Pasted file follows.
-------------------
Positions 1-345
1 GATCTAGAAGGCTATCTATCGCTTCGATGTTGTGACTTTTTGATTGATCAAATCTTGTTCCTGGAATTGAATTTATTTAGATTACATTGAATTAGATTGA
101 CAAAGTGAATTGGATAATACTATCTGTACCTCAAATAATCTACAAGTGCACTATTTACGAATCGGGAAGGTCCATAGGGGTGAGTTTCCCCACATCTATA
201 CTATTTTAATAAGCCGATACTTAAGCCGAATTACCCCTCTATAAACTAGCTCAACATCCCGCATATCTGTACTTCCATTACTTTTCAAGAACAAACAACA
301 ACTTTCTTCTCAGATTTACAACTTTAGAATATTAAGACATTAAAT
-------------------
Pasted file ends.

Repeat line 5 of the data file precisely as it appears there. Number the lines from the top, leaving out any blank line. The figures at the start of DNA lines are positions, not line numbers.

301 ACTTTCTTCTCAGATTTACAACTTTAGAATATTAAGACATTAAAT